Breeding and Reproduction
The American toad breeds during a very short interval of only a few days in the spring. Breeding occurs in lakes, ponds, and marshes, but is especially common in flooded areas (wet meadows, puddles, and ditches) formed from the runoff accumulation of spring rains. Males congregate in these pools and make their trilling, mating calls both day and night while sitting half-submerged in the water. A number of males may be in residence even at a relatively small pool. There does not seem to be aggressive, territorial behaviors among these individuals. When a male does attach himself to the back of an attracted female (“amplexus”), the pair sits quite motionless in the shallow sections of the pool. The stillness of the pair is thought to help them avoid detection by other, non-paired males who might interrupt the mating event. The size relationship between the amplexic male and female is important. The smaller male must be small enough to ensure that his released sperm effectively fertilizes the ovulated eggs, but not so small that he leaves room on the female’s back for another, competing male. The eggs are released in strings which, as they are fertilized, are interwoven around the substrate and vegetation of the pool. The preferred selection of pools that do not have fish and the egg counter-shading (light on top and dark on the bottom) help to reduce the magnitude of egg predation.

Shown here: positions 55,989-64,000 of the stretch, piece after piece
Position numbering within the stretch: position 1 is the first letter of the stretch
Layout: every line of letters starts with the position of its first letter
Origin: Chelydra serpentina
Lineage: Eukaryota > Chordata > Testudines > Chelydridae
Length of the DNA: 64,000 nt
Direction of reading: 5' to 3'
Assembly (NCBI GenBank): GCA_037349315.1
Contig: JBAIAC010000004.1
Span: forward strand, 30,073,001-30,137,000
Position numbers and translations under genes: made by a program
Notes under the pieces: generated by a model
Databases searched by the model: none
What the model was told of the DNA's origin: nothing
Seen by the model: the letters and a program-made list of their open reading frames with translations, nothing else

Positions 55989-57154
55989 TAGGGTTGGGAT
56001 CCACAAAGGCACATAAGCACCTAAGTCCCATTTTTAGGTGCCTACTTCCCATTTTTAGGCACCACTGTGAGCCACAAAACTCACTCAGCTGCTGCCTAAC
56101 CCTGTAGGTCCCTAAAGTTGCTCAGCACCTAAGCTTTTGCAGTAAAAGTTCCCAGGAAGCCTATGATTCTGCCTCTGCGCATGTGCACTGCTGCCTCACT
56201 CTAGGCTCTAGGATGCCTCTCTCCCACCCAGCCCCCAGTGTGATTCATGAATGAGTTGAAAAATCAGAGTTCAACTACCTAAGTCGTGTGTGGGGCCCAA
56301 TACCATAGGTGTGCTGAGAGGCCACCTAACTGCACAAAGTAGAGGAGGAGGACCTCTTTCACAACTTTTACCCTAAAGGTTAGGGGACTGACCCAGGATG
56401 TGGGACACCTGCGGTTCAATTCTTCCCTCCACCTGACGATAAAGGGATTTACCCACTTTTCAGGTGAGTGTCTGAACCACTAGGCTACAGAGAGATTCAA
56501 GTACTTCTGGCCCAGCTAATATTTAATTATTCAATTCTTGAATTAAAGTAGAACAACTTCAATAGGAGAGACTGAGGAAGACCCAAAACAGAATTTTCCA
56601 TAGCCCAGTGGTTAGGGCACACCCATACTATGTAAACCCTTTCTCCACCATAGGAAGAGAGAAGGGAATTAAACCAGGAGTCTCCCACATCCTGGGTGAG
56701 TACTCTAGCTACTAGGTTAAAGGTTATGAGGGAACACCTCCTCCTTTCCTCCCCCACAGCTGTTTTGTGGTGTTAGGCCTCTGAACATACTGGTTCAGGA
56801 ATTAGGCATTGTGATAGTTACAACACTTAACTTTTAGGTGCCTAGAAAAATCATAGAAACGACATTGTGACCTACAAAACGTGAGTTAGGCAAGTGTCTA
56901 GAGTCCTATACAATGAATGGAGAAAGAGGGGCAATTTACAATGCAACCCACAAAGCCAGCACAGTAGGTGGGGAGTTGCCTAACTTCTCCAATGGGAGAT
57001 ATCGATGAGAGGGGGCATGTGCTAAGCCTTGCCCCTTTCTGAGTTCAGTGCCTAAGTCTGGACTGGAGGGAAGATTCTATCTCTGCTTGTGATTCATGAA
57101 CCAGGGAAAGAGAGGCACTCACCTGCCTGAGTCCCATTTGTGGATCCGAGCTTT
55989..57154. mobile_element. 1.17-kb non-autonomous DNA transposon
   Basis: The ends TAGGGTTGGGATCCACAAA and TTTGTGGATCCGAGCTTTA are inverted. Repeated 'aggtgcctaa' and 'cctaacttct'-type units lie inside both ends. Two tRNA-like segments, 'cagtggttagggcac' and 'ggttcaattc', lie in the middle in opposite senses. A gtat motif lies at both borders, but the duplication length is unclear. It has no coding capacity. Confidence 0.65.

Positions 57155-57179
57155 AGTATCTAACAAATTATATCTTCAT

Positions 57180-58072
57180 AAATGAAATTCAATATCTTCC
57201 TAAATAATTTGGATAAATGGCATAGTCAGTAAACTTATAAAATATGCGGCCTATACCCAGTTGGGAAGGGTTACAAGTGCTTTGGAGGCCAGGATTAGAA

Development of Young
Fertilized eggs develop quickly depending upon the temperature of the pool water. The eggs hatch in 3 to 12 days, and, as the tadpoles emerge, they form school-like groups called “aggregations.” These aggregations feed on algae, detritus and, possibly, protists and small invertebrates and grow and develop rapidly. Between days 12 and 20 the tadpoles (which are approximately one inch long) begin to form hind legs. After about two weeks more, the front legs will begin to be observed in some individuals. The eruption of the front legs signals the closing of the gills. After 35 to 70 days, then, the tadpoles mature into tiny, terrestrial toadlets. The wide range of timing for individual metamorphosis has logical ecological and evolutionary benefits. Avoidance of mass emergence (and possibly mass predation) and the maintenance of incubation flexibility in the face of highly variable spring rains (and pool size and, thus, pool longevity) are two keys aspects of the developmental biology of B. americanus.